Three Things to Watch: Blackhawks visit first-place Lightning

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Three Things to Watch: Blackhawks visit first-place Lightning

Here are Three Things to Watch when the Blackhawks take on the Tampa Bay Lightning tonight on NBC Sports Chicago and streaming live on the NBC Sports app. Coverage begins at 6 p.m. with Blackhawks Pregame Live.

1. Nikita Kucherov and Steven Stamkos.

There hasn't been a more dynamic duo in the NHL so far this season than Kucherov and Stamkos, who have combined for 68 points (27 goals, 41 assists) through 20 games, and sit first and second in the scoring race.

They've each recorded a point in every game except three — which coincidentally have been the same games — and they've lost all three of those contests. Kucherov has also scored a goal in 15 of 20 games this season. That's absurd when you consider he's scoring on a consistent basis; it's not like they're coming in spurts.

To put all that into perspective, he reached the 17-goal mark in his 36th game last year and still finished second in the league with 40 goals. He hit the 17-goal mark in 16 fewer games this season. How many can he realistically finish with? 60?

2. Patrick Kane and Jonathan Toews.

Tampa Bay knows how dangerous Chicago's dynamic duo can be as well, as evidenced in the 2015 Stanley Cup Final. The Blackhawks' superstars know how to get up for a big game.

In 13 career regular-season games against the Lightning, Kane has 18 points (six goals, 12 assists). Toews has 14 points (eight goals, six assists) in 14 games.

They're both producing at or above a point-per-game pace, and they're going to need more of that against this powerhouse Lightning team.

3. Something's gotta give.

Tampa Bay's offensive prowess is off the charts up and down the lineup. It has four lines that can come at you at waves, and a strong, active blue line led by potential Norris Trophy finalist Viktor Hedman and Calder Trophy candidate Mikhail Sergachev.

Although Chicago allows the fourth-most shots per game (34.0), it actually hasn't been bad at preventing goals — a large reason for that is Corey Crawford. 

The Lightning rank first in goals per game (3.95) and first in power play percentage (28.0) while the Blackhawks rank sixth in goals against per game (2.65) and four in penalty kill percentage (84.9).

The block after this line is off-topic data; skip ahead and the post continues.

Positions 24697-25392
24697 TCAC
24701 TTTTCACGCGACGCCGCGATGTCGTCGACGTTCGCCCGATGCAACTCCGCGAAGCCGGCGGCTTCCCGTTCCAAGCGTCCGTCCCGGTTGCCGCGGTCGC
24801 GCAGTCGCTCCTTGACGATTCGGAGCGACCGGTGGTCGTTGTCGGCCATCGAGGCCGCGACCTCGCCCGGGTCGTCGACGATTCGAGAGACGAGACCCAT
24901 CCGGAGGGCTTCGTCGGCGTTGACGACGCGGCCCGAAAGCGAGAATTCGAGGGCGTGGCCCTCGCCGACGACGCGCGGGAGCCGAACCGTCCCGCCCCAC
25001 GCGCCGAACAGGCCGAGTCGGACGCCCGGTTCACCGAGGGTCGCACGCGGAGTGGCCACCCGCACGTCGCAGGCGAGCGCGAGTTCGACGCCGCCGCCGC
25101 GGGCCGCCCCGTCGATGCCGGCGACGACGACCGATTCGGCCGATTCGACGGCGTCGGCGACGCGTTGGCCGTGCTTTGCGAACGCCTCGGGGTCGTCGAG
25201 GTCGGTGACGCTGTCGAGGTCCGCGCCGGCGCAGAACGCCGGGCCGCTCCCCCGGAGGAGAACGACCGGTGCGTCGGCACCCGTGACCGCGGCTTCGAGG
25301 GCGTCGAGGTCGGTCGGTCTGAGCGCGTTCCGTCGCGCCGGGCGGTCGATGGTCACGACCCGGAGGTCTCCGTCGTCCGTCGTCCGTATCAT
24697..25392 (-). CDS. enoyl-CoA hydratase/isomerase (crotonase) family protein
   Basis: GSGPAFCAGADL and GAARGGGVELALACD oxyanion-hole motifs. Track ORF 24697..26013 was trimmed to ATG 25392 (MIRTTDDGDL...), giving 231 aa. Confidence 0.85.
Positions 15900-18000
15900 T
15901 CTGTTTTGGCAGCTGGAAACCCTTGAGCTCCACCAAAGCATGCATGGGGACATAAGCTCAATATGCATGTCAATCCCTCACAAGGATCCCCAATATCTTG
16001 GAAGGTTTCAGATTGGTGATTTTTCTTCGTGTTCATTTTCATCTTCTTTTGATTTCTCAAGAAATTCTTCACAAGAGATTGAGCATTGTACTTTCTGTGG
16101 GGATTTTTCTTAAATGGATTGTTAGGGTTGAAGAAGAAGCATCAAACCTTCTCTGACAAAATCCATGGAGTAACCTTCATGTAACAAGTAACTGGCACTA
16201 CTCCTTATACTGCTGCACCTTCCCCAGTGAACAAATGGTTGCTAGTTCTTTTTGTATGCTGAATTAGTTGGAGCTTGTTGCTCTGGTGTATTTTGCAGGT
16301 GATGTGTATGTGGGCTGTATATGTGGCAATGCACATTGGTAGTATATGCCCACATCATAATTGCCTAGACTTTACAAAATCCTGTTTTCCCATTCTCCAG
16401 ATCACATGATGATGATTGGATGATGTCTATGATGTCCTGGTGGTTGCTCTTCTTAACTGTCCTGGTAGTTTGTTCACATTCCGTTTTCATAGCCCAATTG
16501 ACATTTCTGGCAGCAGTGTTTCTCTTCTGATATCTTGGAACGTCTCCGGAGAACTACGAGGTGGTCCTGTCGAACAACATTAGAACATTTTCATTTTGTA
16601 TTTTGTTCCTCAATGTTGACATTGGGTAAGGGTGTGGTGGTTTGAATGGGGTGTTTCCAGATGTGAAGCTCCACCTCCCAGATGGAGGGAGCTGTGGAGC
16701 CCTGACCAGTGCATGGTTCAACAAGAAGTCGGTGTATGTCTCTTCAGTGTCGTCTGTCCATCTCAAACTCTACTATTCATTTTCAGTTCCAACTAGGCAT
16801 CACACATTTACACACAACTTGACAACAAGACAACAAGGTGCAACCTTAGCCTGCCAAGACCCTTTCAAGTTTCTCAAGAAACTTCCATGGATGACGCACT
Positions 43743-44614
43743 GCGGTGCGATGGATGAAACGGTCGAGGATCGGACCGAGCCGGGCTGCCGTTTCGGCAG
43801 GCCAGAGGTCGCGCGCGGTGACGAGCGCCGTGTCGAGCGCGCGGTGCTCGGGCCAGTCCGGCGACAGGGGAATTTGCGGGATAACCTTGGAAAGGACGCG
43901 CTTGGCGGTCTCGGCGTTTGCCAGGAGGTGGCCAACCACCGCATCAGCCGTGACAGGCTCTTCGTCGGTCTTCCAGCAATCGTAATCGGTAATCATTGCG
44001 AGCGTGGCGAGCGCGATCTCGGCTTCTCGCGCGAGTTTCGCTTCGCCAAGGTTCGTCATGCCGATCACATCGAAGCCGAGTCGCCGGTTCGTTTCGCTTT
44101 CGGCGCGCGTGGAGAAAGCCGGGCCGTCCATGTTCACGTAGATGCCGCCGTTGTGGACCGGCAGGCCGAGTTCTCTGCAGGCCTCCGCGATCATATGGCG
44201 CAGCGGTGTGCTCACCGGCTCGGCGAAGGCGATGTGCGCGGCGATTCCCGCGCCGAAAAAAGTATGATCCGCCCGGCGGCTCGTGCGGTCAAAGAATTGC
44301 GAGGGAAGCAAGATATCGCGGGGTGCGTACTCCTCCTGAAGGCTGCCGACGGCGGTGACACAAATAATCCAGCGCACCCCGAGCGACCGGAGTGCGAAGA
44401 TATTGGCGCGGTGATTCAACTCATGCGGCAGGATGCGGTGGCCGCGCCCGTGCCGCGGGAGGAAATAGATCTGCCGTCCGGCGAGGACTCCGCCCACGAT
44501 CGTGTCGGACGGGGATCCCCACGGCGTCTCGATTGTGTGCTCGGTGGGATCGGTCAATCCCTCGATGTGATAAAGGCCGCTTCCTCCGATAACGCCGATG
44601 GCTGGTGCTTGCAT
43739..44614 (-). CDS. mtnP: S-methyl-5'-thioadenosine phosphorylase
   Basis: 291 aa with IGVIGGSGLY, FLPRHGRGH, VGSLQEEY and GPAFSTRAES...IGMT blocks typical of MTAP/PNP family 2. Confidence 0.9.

Who's going to crack first?

For one writer, Hall of Fame semifinalist selection of Brian Urlacher closes a career circle

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USA TODAY

For one writer, Hall of Fame semifinalist selection of Brian Urlacher closes a career circle

The news on Tuesday wasn’t really any sort of surprise: Brian Urlacher being selected as a semifinalist for the Hall of Fame in his first year of eligibility. Some of the immediate thoughts were, however, for one writer who covered Brian from the day he was drafted on through the unpleasant end of his 13-year career as a Bear.

Good thoughts, though. Definitely good.

The first was a flashback, to a Tuesday in late August 2000 when the ninth-overall pick of the draft, who’d been anointed the starting strong-side linebacker by coach Dick Jauron on draft day, was benched.

It happened up at Halas Hall when Urlacher all of a sudden wasn’t running with the 1’s. Rosie Colvin was in Urlacher’s spot with the starters and would be for a few games into the 2000 season. I caught up with Brian before he walked, in a daze, into Halas Hall after practice and asked about what I’d just seen.

"I'm unhappy with the way I'm playing and I'm sure they are, too," Urlacher said. "I don't think I've been playing very well so that's probably the cause for it right there. I just don't have any technique. I need to work on my technique, hands and feet mostly. I've got to get those down, figure out what I'm doing. I know the defense pretty good now, just don't know how to use my hands and feet."